Doctoral candidates in IP law until now are not trained to deal with these complex relationships. EIPIN-Innovation Society prepares a new type of IP researcher that is able to ascertain and articulate the complexities of the IP system and its role in the innovation lifecycle. The project allows the researchers to forge strong connections with future employers through the involvement of IP institutions, branch organizations, innovative firms and non-profit public interest organisations.

An understanding of the role and effects of IP on innovation is now more needed than ever before. Europe is still lagging behind in terms of innovation. Research centres are developing breakthrough technologies, but the domestic commercial follow-up is still not where it should be (the so-called ‘valley of death’). As part of the EU’s “2020 strategy”, the European Commission has articulated the desire to bring European research closer to business and underlined the extreme importance of industries based on immaterial assets and new technologies for the economy. EIPIN-Innovation Society’s mission is to contribute towards enhancing Europe’s innovation capacity in the globalizing world.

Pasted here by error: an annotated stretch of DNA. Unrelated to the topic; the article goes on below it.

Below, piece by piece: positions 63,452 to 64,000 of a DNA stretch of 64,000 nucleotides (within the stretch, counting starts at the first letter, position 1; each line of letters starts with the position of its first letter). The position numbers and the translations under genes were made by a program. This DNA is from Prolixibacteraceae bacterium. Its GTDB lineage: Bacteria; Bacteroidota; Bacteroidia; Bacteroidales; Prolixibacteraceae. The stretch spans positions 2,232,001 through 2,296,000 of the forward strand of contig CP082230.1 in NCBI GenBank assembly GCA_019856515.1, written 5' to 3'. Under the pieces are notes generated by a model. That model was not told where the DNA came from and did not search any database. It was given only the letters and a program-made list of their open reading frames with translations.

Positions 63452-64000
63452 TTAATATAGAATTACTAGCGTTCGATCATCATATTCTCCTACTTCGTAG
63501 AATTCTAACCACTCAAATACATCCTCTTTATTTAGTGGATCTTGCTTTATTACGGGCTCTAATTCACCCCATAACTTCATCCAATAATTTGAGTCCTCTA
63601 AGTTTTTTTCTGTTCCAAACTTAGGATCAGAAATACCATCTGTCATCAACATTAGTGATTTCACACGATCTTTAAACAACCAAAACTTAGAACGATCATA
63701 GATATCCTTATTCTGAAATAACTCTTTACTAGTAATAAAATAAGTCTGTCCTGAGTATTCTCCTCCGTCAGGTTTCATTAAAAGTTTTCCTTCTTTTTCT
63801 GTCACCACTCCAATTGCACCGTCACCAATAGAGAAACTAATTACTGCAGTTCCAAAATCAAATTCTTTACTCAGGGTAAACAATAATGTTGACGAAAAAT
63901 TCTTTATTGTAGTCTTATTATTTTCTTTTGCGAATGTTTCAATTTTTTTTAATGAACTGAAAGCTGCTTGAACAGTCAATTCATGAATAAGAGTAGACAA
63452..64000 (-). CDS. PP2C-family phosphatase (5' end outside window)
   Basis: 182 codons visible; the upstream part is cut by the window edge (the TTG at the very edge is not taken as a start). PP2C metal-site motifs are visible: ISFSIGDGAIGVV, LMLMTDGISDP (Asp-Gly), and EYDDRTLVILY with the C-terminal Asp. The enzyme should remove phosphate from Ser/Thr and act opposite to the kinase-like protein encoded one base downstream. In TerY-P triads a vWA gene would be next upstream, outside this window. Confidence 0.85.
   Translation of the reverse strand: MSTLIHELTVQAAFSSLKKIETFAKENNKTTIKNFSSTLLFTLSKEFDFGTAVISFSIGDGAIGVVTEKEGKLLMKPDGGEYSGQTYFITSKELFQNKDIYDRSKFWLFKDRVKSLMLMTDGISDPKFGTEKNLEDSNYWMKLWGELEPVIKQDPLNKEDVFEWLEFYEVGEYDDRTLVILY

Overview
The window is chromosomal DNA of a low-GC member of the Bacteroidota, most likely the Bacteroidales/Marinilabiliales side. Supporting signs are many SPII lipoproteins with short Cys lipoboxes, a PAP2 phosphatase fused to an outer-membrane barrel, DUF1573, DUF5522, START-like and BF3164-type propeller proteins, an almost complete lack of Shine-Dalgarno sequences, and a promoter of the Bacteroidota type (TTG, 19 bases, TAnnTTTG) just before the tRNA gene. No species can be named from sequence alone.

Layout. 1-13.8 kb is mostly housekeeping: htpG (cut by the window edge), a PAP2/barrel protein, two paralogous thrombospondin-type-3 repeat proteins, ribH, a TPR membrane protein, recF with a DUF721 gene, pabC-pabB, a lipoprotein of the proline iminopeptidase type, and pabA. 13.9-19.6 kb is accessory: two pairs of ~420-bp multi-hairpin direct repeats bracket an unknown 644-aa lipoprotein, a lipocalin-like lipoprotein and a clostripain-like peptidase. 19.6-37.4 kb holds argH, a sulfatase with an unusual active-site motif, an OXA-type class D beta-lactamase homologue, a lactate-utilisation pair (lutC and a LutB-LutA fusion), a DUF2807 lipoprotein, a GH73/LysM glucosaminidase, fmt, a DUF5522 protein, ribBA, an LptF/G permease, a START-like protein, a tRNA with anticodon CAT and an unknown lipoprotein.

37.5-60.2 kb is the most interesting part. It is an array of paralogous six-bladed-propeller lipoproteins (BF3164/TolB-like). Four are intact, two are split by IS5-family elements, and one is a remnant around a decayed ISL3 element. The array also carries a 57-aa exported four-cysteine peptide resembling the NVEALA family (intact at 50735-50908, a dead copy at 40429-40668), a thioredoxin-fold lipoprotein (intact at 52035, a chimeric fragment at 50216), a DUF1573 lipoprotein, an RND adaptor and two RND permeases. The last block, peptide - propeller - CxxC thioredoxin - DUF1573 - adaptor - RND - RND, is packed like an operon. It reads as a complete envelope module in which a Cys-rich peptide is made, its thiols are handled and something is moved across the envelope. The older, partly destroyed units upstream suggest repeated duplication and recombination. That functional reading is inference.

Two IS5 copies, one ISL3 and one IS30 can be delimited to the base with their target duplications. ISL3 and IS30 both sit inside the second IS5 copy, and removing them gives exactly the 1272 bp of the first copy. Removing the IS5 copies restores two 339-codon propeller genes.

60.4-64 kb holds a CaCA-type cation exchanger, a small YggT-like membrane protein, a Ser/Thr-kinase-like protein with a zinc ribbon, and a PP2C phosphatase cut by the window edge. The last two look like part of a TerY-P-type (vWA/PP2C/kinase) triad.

EIPIN-Innovation Society looks at innovation in a holistic fashion, approaching the valorisation of intellectual creativity from a multidisciplinary perspective, involving academia, legal practice, institutional actors, and knowledge-intensive industries.